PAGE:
A Few Words From Dale…
Every year I am asked the question. And every year I must relearn the answer because the answer is so implausible, it never sticks. “Tell me again,” someone asks, “why is it called Good Friday when it was a day filled with horror?” Then I draw up a deep breath.
Something Fareed Zakaria penned in a book review helps me rework this all over again.
“Most human events yield to the erosion of time. The greatest, most amazing exception to this generalization (is)…a man, a Jew, some sort of dissident religious prophet, (who) was crucified…In the teachings of this man were two things: first, the principle of charity of love…secondly, the possibility of redemption in the face of self-knowledge and penitence…The combination of these two things…shaped and disciplined the minds and values of many generations—placed, in short, its creative stamp on one of the greatest flowers of the human spirit.”
In my way of looking at things, it is a generous and faithful reading of Jesus and Good Friday by a Muslim. Of course, we who are Christian might insist that it wasn’t Jesus’ teachings or any principles he elucidated that transformed the earth for two millennia. Jesus never asked us to affirm his ideas if to be part of the transformation he brought.
Jesus asked us to follow him, not to memorize and repeat what he said, let’s not forget. We who are Christian affirm the living resurrected Christ and the Holy Spirit he bestows, are alive and at work in the world since Jesus refused to compromise God’s love, even unto a cross. It is about the person of Christ, not him having the wisest or best lessons.
As we approach Holy Week we brush up against sacred mysteries as no other time of the year. We don’t so much understand holy mysteries as we stand under them and breathe. We don’t so much grasp redemption and reconciliation as we let love grasp us.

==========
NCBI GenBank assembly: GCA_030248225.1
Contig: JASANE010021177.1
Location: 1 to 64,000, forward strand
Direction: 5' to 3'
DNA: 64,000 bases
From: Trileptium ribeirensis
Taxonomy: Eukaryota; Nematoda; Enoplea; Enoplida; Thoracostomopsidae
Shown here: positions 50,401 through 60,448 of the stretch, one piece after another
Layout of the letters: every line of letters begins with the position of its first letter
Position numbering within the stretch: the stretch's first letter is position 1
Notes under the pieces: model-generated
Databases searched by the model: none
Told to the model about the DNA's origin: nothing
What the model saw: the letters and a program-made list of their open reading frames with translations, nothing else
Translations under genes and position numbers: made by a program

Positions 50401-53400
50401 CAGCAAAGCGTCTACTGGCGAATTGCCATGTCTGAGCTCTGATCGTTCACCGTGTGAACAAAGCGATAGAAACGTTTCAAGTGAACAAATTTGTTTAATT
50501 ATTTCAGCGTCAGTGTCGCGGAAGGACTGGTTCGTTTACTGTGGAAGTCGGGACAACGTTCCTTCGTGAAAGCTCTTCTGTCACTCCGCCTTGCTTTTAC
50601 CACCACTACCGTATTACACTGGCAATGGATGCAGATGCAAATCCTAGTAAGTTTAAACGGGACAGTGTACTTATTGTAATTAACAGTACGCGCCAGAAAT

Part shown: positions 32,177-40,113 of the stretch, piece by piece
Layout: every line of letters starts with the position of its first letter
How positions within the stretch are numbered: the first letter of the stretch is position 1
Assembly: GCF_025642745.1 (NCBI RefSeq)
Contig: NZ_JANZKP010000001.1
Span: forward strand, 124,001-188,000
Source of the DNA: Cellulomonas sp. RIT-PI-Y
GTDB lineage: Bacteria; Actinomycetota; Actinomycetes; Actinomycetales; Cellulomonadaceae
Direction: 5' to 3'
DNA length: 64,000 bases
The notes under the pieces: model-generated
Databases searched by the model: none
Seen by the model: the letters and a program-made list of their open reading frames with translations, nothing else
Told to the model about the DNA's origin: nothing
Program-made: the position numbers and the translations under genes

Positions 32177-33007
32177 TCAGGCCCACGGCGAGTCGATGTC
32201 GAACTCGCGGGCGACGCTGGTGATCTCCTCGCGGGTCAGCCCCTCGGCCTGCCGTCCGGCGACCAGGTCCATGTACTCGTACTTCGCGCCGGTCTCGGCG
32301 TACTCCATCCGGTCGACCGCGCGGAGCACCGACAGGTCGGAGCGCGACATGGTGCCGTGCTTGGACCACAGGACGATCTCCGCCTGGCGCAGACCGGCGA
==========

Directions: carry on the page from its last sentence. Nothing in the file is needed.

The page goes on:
Perhaps the best way to prepare is to put some Handel or Samuel Barber on the stereo, or to visit an art gallery with representations of the crucifixion from across the millennia. You can’t miss the raw human drama, unsparingly depicted, of innocent suffering, redemption, forgiveness and hope. The result is maybe the most sublime art ever made.
Every year I listen to a modern Russian composer, Sofia Gubaidulina. She has a work called Offertorium which is at once radical and poignant. Radical because it is unsparing in describing Jesus’ painful sacrifice. Poignant because you can almost the flies buzz around Jesus’ delirium as his spirit flags and body fails. I loaned it to Max to offer ideas for the dissonant sounds he makes after I snuff the final candle on Maunday Thursday.
So we enter Holy Week, 2014 with our annual Palm and Passion Sunday. It hits alleluia heights then shifts toward the deepest nosedive humanity has ever taken. We recall that Jesus’ brutal crucifixion has enduring, transforming meaning for good. For if God is in Good Friday, and uses the cross to redeem, that is the defining word of hope. To love anyone, C.S. Lewis writes, is to risk heartbreak. Even for God, it seems. Even for God.